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Where can I find good fresh pumpkins near Boston?

I've been trying to track down good cooking pumpkins for savory dishes, and been turning up blanks most everywhere. All I find are worthless jacks, or (if I'm "lucky") sugar pumpkins. What I'm looking for are hubbard squash, or even better Jarrahdale pumpkins or Queensland blues. There must be a store or farm around Boston that has better varieties - anyone know of one?

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  1. Russo's? Wilson Farms??

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    Wilson Farm
    10 Pleasant St, Lexington, MA 02421

    A. Russo and Sons
    Watertown, MA, Watertown, MA

    1. I've seen hubbards and blues at most farmers markets recently....but that was before the snow...sometimes Market Basket has chunks of hubbards.

      1. Have you been to any of the farmers' markets? There was a great selection at Atlas Farms at Copley last week. I have photos of their blue pumpkins running on my site tomorrow. I think I remember long Island Cheese, Jarrahadle, Black Futsu, and a few more.

        Sienna has some and I think a few other farms as well.

        Penny
        http://www.bostonzest.com/

          1. Russos

            Wilsons Farm

            Any farmers market.

            ride up rt 2 and stop at any farm

            1. Thanks guys. I now have four different varieties of very nice pumpkins sitting in my pantry, not counting the one that got made into a huge batch of pumpkin curry!

              8 Replies
                1. re: bear

                  Wilson's. Uncut pumpkins were $0.79 / lb, and there were several varieties. I got a Queensland blue, Long Island cheese, Italian ribbed, and a Hubbard squash.

                  1. re: 1adam12

                    Thanks. It would be great if you could report your thoughts on the differences after cooking with them all, although that's not really Boston-specific.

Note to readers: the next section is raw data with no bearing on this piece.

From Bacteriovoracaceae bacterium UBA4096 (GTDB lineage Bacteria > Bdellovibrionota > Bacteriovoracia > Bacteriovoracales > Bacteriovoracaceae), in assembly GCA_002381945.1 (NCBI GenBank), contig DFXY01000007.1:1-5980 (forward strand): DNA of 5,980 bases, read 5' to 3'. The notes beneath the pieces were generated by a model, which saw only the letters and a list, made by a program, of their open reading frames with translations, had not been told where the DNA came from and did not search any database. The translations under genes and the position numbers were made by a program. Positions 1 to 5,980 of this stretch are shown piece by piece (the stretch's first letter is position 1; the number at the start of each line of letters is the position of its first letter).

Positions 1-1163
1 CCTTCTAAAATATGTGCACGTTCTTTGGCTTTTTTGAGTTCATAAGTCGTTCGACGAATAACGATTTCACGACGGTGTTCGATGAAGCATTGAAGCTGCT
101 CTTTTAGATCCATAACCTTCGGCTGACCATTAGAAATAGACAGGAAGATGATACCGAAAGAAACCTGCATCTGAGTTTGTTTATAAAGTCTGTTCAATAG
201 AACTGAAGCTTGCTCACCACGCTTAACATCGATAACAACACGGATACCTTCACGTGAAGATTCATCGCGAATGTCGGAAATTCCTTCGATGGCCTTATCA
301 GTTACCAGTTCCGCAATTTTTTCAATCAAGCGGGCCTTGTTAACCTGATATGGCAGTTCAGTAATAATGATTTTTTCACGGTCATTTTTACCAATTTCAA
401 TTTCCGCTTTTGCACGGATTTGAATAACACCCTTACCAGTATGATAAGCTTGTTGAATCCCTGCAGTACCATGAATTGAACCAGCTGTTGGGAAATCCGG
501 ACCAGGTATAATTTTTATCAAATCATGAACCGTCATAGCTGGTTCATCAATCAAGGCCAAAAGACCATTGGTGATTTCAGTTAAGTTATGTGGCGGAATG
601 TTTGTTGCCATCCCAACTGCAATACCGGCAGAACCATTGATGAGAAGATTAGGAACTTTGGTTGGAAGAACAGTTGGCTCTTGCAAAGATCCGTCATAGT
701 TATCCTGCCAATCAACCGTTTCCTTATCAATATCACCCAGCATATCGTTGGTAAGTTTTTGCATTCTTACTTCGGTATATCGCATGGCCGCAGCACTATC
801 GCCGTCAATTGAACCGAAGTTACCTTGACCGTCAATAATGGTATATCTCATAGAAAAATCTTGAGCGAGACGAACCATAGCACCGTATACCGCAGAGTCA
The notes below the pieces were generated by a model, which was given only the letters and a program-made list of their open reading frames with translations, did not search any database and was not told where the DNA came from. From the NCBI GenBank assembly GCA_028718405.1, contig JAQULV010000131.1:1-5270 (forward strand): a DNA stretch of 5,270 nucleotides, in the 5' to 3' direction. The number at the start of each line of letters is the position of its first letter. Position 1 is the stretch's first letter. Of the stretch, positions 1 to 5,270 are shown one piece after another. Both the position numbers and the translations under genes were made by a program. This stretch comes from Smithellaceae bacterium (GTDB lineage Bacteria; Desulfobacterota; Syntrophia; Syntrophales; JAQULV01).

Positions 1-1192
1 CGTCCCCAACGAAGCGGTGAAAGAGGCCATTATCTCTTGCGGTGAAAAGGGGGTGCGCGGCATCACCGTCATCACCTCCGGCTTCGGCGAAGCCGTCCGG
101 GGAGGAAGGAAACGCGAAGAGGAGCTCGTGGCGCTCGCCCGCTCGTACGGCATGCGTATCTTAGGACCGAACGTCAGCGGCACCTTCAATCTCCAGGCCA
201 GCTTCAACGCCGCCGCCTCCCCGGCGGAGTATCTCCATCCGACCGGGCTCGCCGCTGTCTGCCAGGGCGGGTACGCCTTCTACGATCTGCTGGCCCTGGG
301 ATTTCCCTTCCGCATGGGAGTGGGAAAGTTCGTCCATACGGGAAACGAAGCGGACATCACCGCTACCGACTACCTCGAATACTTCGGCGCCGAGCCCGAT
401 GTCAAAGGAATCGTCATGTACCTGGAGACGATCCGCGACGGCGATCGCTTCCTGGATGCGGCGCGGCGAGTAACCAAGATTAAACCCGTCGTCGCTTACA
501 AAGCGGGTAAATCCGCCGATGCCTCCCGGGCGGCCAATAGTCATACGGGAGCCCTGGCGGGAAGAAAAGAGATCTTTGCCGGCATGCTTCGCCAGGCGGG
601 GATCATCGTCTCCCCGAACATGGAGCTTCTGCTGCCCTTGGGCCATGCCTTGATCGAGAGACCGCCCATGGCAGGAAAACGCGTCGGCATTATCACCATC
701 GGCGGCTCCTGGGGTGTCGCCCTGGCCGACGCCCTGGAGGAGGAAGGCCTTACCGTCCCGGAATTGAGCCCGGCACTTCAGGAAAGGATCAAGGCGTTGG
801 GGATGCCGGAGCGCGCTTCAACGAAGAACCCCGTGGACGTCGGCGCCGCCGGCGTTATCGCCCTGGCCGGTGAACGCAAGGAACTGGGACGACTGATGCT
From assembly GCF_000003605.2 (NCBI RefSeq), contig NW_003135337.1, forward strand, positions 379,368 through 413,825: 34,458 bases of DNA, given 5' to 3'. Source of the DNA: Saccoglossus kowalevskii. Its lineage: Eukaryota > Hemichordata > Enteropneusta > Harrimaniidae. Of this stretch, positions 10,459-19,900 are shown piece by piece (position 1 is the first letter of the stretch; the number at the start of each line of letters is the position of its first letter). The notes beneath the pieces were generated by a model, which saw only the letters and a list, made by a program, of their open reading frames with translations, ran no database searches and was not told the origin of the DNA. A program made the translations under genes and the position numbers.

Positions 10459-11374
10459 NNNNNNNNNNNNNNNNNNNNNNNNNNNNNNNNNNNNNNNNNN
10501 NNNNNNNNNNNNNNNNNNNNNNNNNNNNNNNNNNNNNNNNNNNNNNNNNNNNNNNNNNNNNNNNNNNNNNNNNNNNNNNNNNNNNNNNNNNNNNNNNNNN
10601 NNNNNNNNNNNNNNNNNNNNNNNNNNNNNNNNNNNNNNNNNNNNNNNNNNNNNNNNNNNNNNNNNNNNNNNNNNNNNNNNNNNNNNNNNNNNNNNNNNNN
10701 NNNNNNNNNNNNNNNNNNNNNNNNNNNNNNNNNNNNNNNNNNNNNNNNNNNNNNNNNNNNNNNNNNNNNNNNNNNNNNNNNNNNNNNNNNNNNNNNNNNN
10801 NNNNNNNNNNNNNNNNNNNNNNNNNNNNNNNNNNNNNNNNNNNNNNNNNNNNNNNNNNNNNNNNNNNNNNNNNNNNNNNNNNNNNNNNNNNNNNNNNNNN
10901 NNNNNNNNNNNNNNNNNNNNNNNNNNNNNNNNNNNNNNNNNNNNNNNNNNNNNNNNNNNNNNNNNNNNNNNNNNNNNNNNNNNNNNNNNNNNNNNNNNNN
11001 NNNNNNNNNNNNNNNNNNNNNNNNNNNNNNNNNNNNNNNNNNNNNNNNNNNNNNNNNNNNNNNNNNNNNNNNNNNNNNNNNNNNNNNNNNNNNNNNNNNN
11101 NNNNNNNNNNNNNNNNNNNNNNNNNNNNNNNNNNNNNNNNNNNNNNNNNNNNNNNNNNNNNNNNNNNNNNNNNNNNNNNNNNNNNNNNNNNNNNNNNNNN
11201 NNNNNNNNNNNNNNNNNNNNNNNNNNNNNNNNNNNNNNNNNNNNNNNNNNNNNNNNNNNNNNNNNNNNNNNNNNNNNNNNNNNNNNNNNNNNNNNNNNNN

1. re: bear

                      The hubbard squash is sweet and has a soft shell that makes for easy preparation. Good overall flavor.

                      The Italian ribbed pumpkin is a HUGE pain to shell - the shell is as hard as old shoe leather even after roasting. I couldn't cut this at all with my regular knife, so I roasted it and then scooped. Ended up using it for pumpkin ravioli. Has a mild flavor with light melon overtones, not particularly sweet.

                      Queensland blue is a delicious pumpkin. Strong pumpkin flavor, sweet but not as sweet as the hubbard. My second-favorite pumpkin variety.

                      Haven't used the long island cheese yet.

                2. re: 1adam12

                  Would be interested in seeing your pumpkin curry recipe if you'd care to share.

                  1. re: Kiyah

                    Yes, please share recipe and thoughts on the different squash varieties on the Home Cooking board!

                    1. re: Kiyah

                      I'm posting it over in home cooking. Sorry for the delay!

                      1. re: 1adam12

                        Thanks 1adam12 and Allstonian! Here's the link to the recipe post: http://chowhound.chow.com/topics/817637

                  2. In response to this thread I picked up some hubbard which they were selling cut, seeded in chunks at Market Basket Burlington on Friday for 89 cents a pound.

                    Never tried hubbard before, we usually go for buttercup/Kabocha.

                    The hubbard was awesome, even right out of the microwave! Made pumpkin pie with it; easily the best I've ever eaten.

                    Used a slightly modified version of the Cook's Illustrated "Best Recipes" version.

                    2 Replies
                    1. re: StriperGuy

                      That's good stuff. My only complaint is that I think it's a little watery right out of the microwave, so if I have time, I like to scoop it out and cook it on the stove for a bit. It's a good opportunity to add whatever your seasoning of choice is too. I grew up as a brown sugar/cinnamon/raisins person, but I've come to love Indian spice mixtures (garam masala, or even just "curry powder"). Don't forget the salt!

                      My absolute favorite squash is the buttercup one that has the prominent cup (there seem to be a number of different squash sold as "buttercup'). It looks like this: http://wholefoodsmarket.com/stores/ha... . It's got the densest, smoothest flesh I've ever had. It's like eating squash custard. They don't keep well though, and the Somerville MB hasn't had them for a couple weeks. They might be gone for the winter.

                      Oh, and I was at the Harvard Sq farmers market yesterday--Kimball had a special: 3 delicata or acorn squash for $2.50. Good apple prices too ($1.20/lb or less depending on type and quantity, many varieties).

                      1. re: emannths

                        Gosh, for pie I would not have wanted to reduce it any more. This hubbard was packed with flavor, almost to the point of being like buttercup, which I think might be too much for pie.